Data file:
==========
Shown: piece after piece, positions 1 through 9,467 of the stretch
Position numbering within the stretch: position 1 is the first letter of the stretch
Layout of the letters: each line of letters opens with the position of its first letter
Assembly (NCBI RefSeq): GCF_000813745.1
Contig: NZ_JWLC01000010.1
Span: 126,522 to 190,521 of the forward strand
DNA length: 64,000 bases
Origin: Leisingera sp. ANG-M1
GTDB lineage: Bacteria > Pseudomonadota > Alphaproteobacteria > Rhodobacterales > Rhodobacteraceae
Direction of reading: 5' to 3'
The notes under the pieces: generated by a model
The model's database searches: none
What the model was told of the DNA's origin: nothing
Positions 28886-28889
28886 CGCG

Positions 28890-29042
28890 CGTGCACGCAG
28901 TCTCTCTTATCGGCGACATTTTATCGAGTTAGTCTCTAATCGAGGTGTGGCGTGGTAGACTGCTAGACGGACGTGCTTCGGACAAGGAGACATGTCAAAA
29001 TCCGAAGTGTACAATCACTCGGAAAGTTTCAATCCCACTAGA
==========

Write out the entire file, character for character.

Shown: piece after piece, positions 1 through 9,467 of the stretch
Position numbering within the stretch: position 1 is the first letter of the stretch
Layout of the letters: each line of letters opens with the position of its first letter
Assembly (NCBI RefSeq): GCF_000813745.1
Contig: NZ_JWLC01000010.1
Span: 126,522 to 190,521 of the forward strand
DNA length: 64,000 bases
Origin: Leisingera sp. ANG-M1
GTDB lineage: Bacteria > Pseudomonadota > Alphaproteobacteria > Rhodobacterales > Rhodobacteraceae
Direction of reading: 5' to 3'
The notes under the pieces: generated by a model
The model's database searches: none
What the model was told of the DNA's origin: nothing
Positions 28886-28889
28886 CGCG

Positions 28890-29042
28890 CGTGCACGCAG
28901 TCTCTCTTATCGGCGACATTTTATCGAGTTAGTCTCTAATCGAGGTGTGGCGTGGTAGACTGCTAGACGGACGTGCTTCGGACAAGGAGACATGTCAAAA
29001 TCCGAAGTGTACAATCACTCGGAAAGTTTCAATCCCACTAGA